NEON at Topshop
Young architecture studio NEON is the creative genius behind projects such as the Centipede Cinema in Guimaraes and the Bang & Olufsen PLAY House in London led bold design duo Mark Nixon and George King. The team's installation at Topshop is an appropriately vivid wheel of mannequins dressed in the store's S/S styles and has been stopping shoppers in their tracks since its installation last week.

Mamou-Mani at Karen Millen
'The Magic Garden' branches across all eight windows in Karen Millen's Regent Street store, twisting and swirling its way through perfectly choreographed mannequins. A light-diffusing polyamide mesh fabric was selected by Arthur Mamou-Mani and his team to create an illuminated scene which draws passers-by into the store like Alice down the rabbit hole. At the time of going to press, Mamou-Mani's installation was winning a 'Vote for your favourite' poll on the Regent Street Facebook page with an impressive 63% of the votes.

Carl Turner Architects at Jack Spade
With its American roots, the Jack Spade brand store on Brewer Street (just off Regent Street) is a hive of knick knacks and magazine cut outs interspersed with crisp shirts...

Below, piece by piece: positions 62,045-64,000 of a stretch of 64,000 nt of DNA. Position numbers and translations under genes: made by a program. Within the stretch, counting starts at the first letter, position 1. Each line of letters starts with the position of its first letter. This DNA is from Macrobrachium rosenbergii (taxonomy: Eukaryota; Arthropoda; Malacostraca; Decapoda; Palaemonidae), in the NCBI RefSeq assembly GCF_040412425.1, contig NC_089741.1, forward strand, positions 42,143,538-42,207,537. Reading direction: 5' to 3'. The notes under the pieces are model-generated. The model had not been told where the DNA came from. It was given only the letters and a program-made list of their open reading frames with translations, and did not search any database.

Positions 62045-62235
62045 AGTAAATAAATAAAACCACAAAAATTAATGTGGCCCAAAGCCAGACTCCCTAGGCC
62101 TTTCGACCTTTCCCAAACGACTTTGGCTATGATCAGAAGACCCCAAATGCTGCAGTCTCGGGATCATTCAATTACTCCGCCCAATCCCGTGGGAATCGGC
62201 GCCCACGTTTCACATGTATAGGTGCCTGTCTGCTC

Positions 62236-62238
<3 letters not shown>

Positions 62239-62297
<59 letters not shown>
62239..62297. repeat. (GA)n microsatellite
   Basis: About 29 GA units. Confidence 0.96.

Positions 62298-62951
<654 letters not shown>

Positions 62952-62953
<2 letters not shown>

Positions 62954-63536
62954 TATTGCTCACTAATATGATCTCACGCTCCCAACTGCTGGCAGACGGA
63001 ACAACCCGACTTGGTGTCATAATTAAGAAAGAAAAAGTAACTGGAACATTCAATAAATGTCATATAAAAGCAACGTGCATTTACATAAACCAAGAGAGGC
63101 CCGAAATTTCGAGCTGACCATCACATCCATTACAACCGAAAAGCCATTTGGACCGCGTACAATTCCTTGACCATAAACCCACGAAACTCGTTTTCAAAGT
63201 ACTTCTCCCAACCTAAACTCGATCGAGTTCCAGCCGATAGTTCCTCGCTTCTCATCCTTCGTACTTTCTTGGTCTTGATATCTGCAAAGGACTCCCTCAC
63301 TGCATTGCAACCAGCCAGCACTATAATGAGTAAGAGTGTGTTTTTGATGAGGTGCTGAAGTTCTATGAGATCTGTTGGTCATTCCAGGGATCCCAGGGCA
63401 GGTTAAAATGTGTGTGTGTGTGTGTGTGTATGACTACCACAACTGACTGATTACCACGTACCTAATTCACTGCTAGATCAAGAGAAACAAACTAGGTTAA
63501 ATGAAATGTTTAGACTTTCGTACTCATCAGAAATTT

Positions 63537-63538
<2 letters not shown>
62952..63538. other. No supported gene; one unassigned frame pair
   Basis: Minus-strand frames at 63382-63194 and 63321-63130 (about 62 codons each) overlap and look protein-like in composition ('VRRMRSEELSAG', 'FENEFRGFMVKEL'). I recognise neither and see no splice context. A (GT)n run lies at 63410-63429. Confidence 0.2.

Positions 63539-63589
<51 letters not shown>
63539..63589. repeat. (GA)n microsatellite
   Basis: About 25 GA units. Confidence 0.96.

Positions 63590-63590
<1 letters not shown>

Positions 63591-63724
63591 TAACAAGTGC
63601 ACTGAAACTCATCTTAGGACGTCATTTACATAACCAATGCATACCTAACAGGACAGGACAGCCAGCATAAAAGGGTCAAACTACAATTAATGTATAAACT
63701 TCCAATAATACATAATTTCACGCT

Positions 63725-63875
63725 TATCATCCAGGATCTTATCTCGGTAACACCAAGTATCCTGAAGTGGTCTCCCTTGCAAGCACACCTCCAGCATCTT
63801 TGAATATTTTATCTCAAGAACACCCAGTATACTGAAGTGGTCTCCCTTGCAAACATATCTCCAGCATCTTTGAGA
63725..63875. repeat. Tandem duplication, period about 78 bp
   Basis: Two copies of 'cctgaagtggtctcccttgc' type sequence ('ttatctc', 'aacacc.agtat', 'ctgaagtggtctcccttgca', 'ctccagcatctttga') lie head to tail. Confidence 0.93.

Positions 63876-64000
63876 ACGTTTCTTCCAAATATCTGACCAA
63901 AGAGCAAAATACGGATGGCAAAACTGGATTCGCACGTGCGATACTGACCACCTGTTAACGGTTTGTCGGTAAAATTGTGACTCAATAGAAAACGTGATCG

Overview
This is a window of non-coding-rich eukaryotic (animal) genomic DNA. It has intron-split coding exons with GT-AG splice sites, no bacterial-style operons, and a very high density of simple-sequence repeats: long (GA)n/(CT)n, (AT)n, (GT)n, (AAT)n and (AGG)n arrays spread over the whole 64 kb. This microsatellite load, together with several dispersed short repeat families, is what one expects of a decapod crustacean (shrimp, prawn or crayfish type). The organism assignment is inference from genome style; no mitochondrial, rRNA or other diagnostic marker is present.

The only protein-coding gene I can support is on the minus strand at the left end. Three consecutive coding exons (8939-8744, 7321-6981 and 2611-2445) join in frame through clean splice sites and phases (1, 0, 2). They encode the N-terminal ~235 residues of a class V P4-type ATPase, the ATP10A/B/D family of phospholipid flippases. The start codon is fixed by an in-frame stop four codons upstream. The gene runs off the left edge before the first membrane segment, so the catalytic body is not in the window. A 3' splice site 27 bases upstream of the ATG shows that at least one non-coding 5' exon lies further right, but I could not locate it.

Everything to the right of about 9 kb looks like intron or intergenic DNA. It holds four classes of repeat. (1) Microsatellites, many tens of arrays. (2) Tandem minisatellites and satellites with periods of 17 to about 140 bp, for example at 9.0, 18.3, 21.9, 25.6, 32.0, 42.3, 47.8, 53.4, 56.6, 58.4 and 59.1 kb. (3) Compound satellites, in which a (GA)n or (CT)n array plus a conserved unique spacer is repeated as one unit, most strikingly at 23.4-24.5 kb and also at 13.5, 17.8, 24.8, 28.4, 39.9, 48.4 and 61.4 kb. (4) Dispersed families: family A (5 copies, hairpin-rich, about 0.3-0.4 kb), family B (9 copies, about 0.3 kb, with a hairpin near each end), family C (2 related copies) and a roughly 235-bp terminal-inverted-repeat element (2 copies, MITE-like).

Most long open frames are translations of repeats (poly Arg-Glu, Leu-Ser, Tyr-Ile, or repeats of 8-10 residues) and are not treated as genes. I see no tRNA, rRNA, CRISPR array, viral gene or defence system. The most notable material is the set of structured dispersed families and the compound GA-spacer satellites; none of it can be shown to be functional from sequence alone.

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Plans to transform Sydney's
car-choked city centre underway
Pallavi Shrivastava
meets Peter Rich
Sydneysiders have a chance to see how a car-choked George Street will be transformed into a vibrant pedestrian boulevard in an exhibition of designs for the city's major thoroughfare. The exhibition, Next stop: 21st century George Street, is arranged like a movie set to show Sydneysiders the detailed plans to remake Sydney's main street and to seek their feedback on key design issues before they are finalised. The City is contributing $220 million to the NSW
Peter Rich is one of the most significant architects based in South Africa. He has extensively documented the indigenous African settlements during the Apartheid in the 1970s and this is very much the influence on his work. His work came into international focus when his documentation and analytical sketches were made public, which he deeply feels